Most people automatically assume that a crunching noise in knee means arthritis. However, this isn’t always the case.
In some cases, it can mean something completely different. First, know that the official medical term for this phenomenon is “Crepitus”.
While this term is usually used when referring to the joints, it can sometimes be used when referring to the lungs as well.
Below, we’ll talk about some of the most common causes of this troubling symptom.
The Anatomy of the Knee
We’ll start by talking about the basic anatomy of the knee. The knee operates just like a hinge.
It’s the middleman between the tibia (part of the lower leg) and femur (the bone of the thigh). Another bone in the lower leg known as the fibula also connects here.
The kneecap – known as the patella – which is in the front side of knee, provides support and protection.
The synovial fluid helps lubricate everything, while four rough ligaments help connect all the bones. Here’s a video to help you get a better understanding:
What Causes Crepitus?
A crunching noise in the knee can be due to a lot of things. A lot of the time, it’s due to the buildup of gas in the area that surrounds the joint.
This creates tiny air pockets within the synovial fluid.
When the knee is bent, these air pockets will dissipate, which can cause a “pop” or “snap” sound. For the most part, this is completely normal.
In fact, it can happen from time to time without signifying anything serious.
Obviously, arthritis is another possibility. This can also cause a crunching noise in the knee. However, the difference is that it causes damage in the bone and cartilage.
Finally, crepitus can also be due to an injury.
There’s no way to diagnose this yourself. We recommend talking with your doctor about the potential causes.
Now that we’ve talked about the potential causes, let’s talk about when you should begin to worry about this symptom.
When Should You Worry?
For the most part, crepitus is a painless physiologic phenomenon.
Sometimes, though, it’s more serious.
For example, if the popping and cracking also causes pain, then this could indicate a problem.
Cracking in the knee is one of the telltale signs of osteoarthritis (OA).
It could also be the result of infectious arthritis or rheumatoid arthritis.
If a cracking noise in your knee is causing pain, talk to your doctor as soon as possible.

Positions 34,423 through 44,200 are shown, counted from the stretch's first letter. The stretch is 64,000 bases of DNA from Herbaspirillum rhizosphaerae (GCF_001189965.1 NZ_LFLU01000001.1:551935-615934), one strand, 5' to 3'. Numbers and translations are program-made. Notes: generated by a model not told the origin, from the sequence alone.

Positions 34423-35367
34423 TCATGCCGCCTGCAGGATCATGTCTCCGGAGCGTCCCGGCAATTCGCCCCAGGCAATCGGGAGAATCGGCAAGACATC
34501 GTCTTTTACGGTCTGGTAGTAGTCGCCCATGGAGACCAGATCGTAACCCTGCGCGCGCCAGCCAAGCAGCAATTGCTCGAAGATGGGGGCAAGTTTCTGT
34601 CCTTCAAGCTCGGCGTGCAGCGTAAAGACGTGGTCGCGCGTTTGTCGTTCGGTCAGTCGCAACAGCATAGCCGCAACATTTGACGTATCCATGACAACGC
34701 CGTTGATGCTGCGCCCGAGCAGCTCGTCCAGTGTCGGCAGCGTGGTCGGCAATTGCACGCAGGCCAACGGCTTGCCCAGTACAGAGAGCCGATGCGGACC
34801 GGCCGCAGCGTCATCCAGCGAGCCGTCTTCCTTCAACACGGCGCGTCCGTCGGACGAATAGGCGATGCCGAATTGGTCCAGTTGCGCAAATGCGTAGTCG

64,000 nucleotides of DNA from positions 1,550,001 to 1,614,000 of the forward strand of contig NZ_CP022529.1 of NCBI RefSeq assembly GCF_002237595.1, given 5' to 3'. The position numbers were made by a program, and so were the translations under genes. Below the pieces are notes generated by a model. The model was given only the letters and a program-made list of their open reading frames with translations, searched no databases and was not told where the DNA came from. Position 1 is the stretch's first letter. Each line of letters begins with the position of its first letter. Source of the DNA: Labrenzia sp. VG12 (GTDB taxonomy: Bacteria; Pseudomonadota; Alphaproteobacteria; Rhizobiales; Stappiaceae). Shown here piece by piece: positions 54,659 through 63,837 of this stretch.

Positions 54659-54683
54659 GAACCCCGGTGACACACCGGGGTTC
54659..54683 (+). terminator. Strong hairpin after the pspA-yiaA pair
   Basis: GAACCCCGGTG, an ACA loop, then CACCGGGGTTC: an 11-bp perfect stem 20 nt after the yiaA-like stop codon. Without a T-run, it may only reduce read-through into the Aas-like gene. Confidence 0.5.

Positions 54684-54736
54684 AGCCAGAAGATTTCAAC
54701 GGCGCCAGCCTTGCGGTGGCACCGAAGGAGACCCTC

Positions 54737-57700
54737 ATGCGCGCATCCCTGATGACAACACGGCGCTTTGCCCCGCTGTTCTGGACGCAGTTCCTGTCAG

The Link Between Arthritis and Crepitus
Approximately 30 million people in the United States suffer from osteoarthritis. It usually affects middle-aged and older people, and causes quite a bit of pain.
In simple terms, it refers to the “wear and tear” of joints (particularly those in the hips, knees, and hands).
The cartilage that normally serves as a buffer between bones begins to break down.
Once the cartilage is destroyed, the bones can rub together, leading to a crunching noise in knee.
So, if your crepitus is associated with mild to severe pain, then you could have osteoarthritis.
Less Common Causes of a Crunching Noise in Knee
There are some less common causes of crepitus that you should know about. They include:
- Meniscus Tear: The meniscus is a piece of cartilage in your knee that, like any piece of cartilage, is susceptible to tearing. Meniscus tears are more common in people who regularly run and/or play sports.
- Patellofemoral Pain Syndrome: If you’re experiencing a dull pain with your crepitus, then it could be due to overuse. Patellofemoral pain syndrome is not the same as arthritis – the latter is more serious.
Again, these are some of the less common causes of this troubling symptom.
Treating The Pain
There are ways to treat the pain associated with crepitus.
The treatment option will depend on the root of the problem.
For example, if you’re suffering from osteoarthritis, then your doctor will give you NSAIDs, or nonsteroidal anti-inflammatory drugs.
These are quite effective at reducing inflammation and pain.
If the painful crunching noise in the knee is due to overuse, then you might need to wear a brace.
You can also work with a physical therapist to help strengthen the muscles around your knee.
This will give your knee more support and range of motion.
In extreme cases, a joint replacement surgery will be required. But this is generally reserved for when nothing else is working.
Alternative Treatment Options
There are ways to treat crepitus pain more naturally. Our first recommendation is to change your diet.
Incorporate a plant-based diet into your life. Also, consume fewer animal-based foods.
Studies have shown that this can help reduce the symptoms of osteoarthritis.
You can also try glucosamine.
This is a relatively common treatment option for people who are suffering from osteoarthritis.
Eating more omega-3 fatty acids (flaxseeds, chia seeds, etc.) can also help reduce inflammation associated with arthritis. You can take an omega-3 supplement, but it’s better to get it from your diet.
No Pain, No Problem
If your crunching noise in the knee isn’t associated with pain, then consider it a normal part of your body’s physiology.
However, if it is associated with pain, then speak with your doctor as soon as possible to discuss the potential treatment options.
Osteoarthritis is a chronic disease that can be quite painful, and might be the cause of your pain if you’re older.
If you know someone who is suffering from this troubling symptom, then please share this article with them.
Thanks for reading!